Social Change, Community Context, Land Use, and First Birth Timing in an Agricultural Setting
Dirgha J. Ghimire, University of Michigan
Lynette Hoelter, University of Michigan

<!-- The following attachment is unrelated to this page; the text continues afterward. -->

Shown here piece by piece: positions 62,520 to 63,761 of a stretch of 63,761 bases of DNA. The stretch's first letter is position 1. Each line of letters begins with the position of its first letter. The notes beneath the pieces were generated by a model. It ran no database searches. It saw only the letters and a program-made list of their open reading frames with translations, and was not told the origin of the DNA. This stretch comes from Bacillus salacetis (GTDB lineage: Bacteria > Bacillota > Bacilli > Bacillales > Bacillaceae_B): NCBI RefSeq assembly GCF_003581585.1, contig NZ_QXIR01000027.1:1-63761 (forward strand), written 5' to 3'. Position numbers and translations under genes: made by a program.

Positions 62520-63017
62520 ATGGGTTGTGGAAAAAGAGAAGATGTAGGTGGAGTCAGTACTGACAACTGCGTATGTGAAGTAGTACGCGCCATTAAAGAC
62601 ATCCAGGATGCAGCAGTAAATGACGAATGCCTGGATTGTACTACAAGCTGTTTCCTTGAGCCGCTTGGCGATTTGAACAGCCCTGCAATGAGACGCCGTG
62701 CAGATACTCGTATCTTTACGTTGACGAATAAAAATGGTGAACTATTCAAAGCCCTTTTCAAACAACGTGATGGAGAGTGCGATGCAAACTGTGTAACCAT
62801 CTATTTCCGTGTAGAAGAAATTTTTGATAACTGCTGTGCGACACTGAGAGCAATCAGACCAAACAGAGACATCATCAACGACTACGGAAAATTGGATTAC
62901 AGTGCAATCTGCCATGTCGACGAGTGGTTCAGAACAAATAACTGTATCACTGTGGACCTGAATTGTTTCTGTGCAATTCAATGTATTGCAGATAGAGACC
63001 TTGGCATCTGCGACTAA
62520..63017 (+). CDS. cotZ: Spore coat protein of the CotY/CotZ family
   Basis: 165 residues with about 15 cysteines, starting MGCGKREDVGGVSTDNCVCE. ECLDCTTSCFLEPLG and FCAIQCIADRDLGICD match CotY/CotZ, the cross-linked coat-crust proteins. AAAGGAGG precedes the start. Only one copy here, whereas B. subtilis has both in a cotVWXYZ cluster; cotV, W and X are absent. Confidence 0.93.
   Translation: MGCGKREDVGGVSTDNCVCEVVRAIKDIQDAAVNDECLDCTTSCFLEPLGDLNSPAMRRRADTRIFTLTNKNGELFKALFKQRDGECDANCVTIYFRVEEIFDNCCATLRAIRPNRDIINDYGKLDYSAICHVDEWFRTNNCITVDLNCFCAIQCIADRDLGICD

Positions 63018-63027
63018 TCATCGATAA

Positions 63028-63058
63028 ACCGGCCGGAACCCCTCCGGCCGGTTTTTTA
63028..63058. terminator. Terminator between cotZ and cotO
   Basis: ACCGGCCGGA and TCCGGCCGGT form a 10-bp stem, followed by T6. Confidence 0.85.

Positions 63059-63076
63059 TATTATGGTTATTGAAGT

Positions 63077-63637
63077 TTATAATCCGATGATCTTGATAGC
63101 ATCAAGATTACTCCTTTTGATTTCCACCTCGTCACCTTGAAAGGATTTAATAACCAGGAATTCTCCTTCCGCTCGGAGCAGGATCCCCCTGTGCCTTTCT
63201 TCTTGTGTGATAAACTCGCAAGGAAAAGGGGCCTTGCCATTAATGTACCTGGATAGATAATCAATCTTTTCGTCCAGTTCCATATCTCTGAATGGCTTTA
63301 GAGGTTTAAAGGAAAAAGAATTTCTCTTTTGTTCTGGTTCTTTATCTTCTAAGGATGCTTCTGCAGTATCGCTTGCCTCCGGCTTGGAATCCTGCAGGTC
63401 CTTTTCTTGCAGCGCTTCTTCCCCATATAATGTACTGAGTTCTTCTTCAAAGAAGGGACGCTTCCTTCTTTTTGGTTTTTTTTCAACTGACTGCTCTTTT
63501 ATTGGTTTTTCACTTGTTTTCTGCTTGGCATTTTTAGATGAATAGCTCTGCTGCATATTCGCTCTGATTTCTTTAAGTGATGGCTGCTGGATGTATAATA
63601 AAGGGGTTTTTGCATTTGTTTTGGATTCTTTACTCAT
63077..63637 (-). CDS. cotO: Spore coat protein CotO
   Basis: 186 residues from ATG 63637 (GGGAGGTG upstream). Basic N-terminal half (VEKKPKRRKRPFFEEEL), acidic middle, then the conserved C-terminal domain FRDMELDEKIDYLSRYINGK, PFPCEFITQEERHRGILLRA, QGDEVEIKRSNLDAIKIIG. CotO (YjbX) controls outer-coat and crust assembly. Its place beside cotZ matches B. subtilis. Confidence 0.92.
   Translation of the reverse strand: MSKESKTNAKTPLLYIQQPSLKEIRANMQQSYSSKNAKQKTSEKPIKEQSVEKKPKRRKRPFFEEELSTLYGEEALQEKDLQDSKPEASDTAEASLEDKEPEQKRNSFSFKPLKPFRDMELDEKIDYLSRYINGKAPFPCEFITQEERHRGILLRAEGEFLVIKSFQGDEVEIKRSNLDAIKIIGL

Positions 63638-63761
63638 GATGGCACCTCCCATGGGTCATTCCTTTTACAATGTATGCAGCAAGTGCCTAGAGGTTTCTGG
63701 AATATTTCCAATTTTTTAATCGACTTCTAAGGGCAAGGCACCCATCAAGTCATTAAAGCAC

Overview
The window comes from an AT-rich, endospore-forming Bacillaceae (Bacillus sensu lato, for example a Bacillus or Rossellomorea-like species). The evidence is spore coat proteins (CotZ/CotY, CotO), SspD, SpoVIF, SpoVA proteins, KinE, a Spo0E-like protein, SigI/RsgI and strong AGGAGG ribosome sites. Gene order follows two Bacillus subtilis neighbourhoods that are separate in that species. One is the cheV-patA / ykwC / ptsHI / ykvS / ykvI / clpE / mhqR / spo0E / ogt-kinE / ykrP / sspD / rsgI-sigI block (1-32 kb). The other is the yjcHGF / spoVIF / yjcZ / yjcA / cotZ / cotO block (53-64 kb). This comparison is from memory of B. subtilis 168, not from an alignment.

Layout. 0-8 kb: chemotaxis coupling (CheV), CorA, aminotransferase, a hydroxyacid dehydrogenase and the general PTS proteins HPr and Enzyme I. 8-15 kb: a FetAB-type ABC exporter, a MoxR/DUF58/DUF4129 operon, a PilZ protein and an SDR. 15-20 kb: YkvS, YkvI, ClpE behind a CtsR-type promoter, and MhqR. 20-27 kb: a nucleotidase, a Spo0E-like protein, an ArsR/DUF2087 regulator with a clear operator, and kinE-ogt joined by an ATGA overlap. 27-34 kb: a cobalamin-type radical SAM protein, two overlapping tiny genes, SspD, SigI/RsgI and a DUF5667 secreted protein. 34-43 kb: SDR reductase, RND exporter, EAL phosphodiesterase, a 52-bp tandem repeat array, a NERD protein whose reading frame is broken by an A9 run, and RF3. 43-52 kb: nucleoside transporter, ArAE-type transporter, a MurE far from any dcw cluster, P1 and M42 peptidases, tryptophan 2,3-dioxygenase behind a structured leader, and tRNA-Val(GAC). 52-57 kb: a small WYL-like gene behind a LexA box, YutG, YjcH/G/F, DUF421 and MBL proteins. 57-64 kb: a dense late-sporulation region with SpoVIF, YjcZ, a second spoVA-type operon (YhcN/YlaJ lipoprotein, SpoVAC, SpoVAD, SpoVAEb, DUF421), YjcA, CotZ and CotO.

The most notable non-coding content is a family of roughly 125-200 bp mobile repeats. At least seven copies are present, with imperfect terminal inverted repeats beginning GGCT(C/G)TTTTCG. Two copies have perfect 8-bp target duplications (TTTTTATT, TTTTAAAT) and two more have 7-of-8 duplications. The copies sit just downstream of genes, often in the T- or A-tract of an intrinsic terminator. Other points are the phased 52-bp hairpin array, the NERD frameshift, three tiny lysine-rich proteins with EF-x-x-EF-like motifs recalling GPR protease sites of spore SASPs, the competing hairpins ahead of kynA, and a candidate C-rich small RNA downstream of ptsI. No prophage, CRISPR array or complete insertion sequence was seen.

The dramatic changes in earth’s landscape have prompted increased interest in the links between population and land use and land cover. Previous research emphasized the notion of population pressure (population pressure increases demands on natural resources causing land use change), overlooking the potentially important effect of changes in land use on humans. Using multiple data sets from the Chitwan Valley Family Study in Nepal, we test competing hypotheses about the impact of land use on first birth timing. We argue that while agricultural land should encourage early childbearing, land area devoted to public infrastructure should discourage it. The results show that individuals from neighborhoods with larger proportions of land under agriculture experienced first birth at rates higher than those from neighborhoods with smaller proportions. On the other hand, individuals from neighborhoods with larger proportions of land under public infrastructure experienced first birth at rates lower than those from neighborhoods with smaller proportions.